The Guardian has been closely following the death-penalty secrecy story in Missouri and other states, and in March, the British newspaper’s US division contacted Schulz to ask for help in breaking the legal blockade. A few weeks later, Schulz said, “AP approached us separately” on the same issue, and “we decided to join forces.”
Why did the group decide to focus on Missouri? Schulz would not discuss their strategic thinking in detail, but he noted that “there are only a handful of states that have taken a hard line” on continuing to conduct executions shrouded in secrecy.
“Missouri is one of the states that has continued to go forward with executions,” he said, not ruling out the possibility that the coalition’s effort might spread to other states. “It seemed like the place to start.”
Once the group zeroed in on the Show-Me State, the AP recruited member papers the Post-Dispatch, the Star and the News-Leader to the cause. Legal services are being provided pro bono by the Yale clinic, as well as by media attorney Bernard Rhodes of Lathrop & Gage in Kansas City, MO, who is representing the in-state papers.
“This is an international, national, and local coalition of organizations who are all in it as a group,” Rhodes told me.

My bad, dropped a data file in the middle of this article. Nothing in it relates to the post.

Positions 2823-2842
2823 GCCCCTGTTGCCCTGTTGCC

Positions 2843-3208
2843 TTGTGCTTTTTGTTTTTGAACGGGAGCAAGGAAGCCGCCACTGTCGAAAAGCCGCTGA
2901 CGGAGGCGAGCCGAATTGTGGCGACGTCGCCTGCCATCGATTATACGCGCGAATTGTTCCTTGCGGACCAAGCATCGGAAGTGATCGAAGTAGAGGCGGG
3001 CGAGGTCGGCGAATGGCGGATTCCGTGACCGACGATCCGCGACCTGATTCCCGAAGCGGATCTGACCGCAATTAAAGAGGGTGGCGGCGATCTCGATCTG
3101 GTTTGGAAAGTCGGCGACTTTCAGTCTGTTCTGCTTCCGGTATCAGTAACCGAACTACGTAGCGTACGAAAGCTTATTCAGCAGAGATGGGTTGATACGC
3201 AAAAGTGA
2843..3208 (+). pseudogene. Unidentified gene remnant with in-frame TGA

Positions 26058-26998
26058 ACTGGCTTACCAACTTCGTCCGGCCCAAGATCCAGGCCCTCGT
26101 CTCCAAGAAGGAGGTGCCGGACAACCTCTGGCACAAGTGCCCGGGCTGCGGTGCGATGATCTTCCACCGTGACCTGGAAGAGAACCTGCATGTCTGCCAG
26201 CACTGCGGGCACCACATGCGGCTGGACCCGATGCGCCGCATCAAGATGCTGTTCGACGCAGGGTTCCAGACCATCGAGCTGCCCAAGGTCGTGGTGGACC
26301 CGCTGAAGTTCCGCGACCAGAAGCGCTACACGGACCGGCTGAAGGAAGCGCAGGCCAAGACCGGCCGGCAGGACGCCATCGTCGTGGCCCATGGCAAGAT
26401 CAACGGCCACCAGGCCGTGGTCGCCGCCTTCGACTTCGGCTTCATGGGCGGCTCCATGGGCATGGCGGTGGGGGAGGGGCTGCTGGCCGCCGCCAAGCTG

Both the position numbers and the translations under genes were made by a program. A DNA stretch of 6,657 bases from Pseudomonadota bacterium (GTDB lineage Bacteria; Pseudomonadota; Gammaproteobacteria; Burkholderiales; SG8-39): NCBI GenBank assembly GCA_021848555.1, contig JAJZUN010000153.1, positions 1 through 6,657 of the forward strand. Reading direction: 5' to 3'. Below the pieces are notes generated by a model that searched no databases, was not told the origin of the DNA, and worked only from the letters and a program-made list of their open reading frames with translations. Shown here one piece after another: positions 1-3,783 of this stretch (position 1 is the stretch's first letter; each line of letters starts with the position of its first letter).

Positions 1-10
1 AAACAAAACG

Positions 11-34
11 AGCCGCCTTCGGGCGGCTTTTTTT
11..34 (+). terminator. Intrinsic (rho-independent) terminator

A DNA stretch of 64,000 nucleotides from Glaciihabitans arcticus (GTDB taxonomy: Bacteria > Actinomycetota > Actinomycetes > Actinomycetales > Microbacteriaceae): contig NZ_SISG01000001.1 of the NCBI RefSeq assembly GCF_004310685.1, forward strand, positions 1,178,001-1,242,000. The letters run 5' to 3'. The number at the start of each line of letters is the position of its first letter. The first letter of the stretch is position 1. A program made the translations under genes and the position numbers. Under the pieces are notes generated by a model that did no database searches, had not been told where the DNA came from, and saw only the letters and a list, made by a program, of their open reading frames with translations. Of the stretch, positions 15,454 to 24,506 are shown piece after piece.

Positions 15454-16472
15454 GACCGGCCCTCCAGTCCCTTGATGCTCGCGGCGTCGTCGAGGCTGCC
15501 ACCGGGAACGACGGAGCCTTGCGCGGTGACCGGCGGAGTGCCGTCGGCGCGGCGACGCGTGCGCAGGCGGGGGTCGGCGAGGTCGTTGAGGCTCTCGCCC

On April 15, The Guardian filed a public-records request with the Missouri Department of Corrections asking for the names and composition of all drugs being used for executions in the state, as well as the sources of the drugs, among other details. Ten days later, the department responded, declining to provide the requested information and claiming that it was shielded under Missouri statute.
A few days after that, when the botched Lockett execution made headlines nationwide, the coalition decided to try again. In light of the Lockett story, Rhodes told me, “we were curious to see if the state had changed its position.”
On May 2, the AP submitted another records request identical to that made by The Guardian; more identical requests came from the Post-Dispatch, the Star and the News-Leader on May 9. But the state’s position was unchanged, and all of those requests were denied on May 12.
That same day, in yet another coincidence, Jonathan Peters published a piece for CJR outlining “The First Amendment argument against lethal-injection secrecy laws.” Peters, drawing on the work of Nathaniel Crider of the Columbia Journal of Law & Social Problems, suggested that “a First Amendment right of access to information about lethal injection drugs can be recognized by focusing on the audience’s right to receive information, and acknowledging the importance of that information to the [Supreme] Court’s analysis of ‘evolving standards of decency’” regarding the Eighth Amendment’s ban on “cruel and unusual punishment.” This view of the First Amendment, which Peters argues has been bolstered in Supreme Court case law, suggests that the public has an affirmative right to some kinds of information that are vital to a functioning democracy—such as the means by which convicts are put to death—rather than merely a negative right against barriers to speech.